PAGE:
Inside the debate over Colorado’s cannabis club plans
The state currently doesn’t allow for the social consumption of legal herb.
A member tries out a VapeXhale vaporizer to smoke cannabis products at the launch of Privee Social Club, an exclusive cannabis users club, on March 23, 2017 in the Venice section of Los Angeles,California. Privee Social Club curates cannabis products for its members to receive at its events and in monthly subscription boxes. (Photo by David Mcnew /AFP/Getty Images)
Six years after becoming the first state to legalize recreational marijuana, Colorado might finally allow for statewide cannabis consumption. The state’s House of Representatives passed HB 1258 on Tuesday. The bill would allow for dispensaries to open cannabis “tasting rooms” onsite.
The bill has the support of the largest dispensary chains in the state but is opposed by smaller social consumption clubs, which already exist in places like Colorado Springs. The current state law prohibits public consumption, but certain counties and local governments have passed their own regulations anyway that permits it. In Denver, the passage of initiative 300 in 2016 allowed for cannabis clubs within the city, but with several restrictions including no onsite sales.
Last Monday (April 2), Senate Bill 211, a less restrictive bill preferred by those local clubs, was rejected in committee. It would have established state licenses for cannabis clubs with onsite sales and storage. The initial bill, before it was amended in committee, also would have exempted those clubs from the Colorado Clean Indoor Air Act so as to permit smoking.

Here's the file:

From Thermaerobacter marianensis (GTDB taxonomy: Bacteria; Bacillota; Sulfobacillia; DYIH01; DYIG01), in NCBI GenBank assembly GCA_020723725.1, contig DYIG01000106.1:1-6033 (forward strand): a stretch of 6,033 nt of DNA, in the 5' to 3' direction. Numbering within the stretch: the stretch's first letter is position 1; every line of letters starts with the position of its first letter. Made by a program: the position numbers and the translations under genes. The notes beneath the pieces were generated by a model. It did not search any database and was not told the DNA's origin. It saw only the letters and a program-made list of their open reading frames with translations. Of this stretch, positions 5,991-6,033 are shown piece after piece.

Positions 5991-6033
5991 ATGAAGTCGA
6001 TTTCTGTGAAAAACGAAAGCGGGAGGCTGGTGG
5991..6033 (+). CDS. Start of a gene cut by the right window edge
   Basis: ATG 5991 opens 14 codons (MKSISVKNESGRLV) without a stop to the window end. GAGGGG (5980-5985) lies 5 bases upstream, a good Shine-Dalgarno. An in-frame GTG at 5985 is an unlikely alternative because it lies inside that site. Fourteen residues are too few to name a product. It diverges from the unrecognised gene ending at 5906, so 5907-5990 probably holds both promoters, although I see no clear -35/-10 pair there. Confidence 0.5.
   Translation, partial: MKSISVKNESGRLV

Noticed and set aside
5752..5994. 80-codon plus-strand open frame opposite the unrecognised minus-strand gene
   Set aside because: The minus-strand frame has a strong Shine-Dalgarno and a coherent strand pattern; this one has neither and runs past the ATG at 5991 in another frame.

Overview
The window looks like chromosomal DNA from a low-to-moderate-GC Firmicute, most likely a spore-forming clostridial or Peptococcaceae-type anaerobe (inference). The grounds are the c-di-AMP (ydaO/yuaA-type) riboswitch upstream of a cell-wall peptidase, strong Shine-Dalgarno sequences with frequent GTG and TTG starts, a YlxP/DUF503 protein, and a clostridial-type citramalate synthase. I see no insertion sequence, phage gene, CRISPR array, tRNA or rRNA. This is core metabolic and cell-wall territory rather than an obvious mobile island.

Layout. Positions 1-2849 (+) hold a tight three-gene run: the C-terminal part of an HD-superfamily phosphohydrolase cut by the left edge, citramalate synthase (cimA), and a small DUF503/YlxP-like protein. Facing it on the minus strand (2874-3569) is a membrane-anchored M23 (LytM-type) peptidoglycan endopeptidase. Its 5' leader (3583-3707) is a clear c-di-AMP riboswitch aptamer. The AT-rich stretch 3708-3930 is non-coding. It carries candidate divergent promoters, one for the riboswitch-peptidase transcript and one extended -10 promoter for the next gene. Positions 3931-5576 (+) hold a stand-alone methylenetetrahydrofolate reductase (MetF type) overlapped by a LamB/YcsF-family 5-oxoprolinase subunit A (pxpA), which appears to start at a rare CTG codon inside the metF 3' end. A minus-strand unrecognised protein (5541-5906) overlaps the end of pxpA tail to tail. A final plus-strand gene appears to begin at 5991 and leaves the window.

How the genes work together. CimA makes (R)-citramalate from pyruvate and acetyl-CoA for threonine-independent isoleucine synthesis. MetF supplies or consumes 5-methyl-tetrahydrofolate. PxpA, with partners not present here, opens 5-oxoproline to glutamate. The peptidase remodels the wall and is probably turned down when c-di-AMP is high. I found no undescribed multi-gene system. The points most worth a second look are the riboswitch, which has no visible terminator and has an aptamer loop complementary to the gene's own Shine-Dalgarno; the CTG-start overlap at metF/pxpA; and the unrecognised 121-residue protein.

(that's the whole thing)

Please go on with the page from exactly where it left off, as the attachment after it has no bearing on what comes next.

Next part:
In comparison, the bill approved by the House on Tuesday allows current dispensary license holders to operate “tasting rooms” onsite. It also limits each dispensary to one room and prohibits smoking. Only the consumption of infused products and concentrates will be permitted.
Colorado Democrat Rep. Jonathan Singer, the main sponsor of the bill, admits it’s a “small step forward,” but he sees it as a chance, “to get [social consumption] out there and on people’s radar so that they see that it’s not as scary as it seems.”
Singer is aware that there are criticisms of the bill from both public safety officials—who believe social consumption is a bad idea in general—and smaller industry players—who don’t believe his bill doesn’t go far enough. Among enforcement officials, HB 1258 has received criticism for allowing people to purchase up to one gram of concentrates, ten milligrams of edibles and 3.5 grams of flower in a public space. Those critics warn that tasting rooms could result in more DUIs. While on the other side, some believe that it is too restrictive for newcomers to the industry.
“What will happen is that only current dispensary owners will be able to open a social consumption establishment,” says Andrew Mieure of Top Shelf Budtending, “Which is essentially like the liquor store also owning the nightclub.”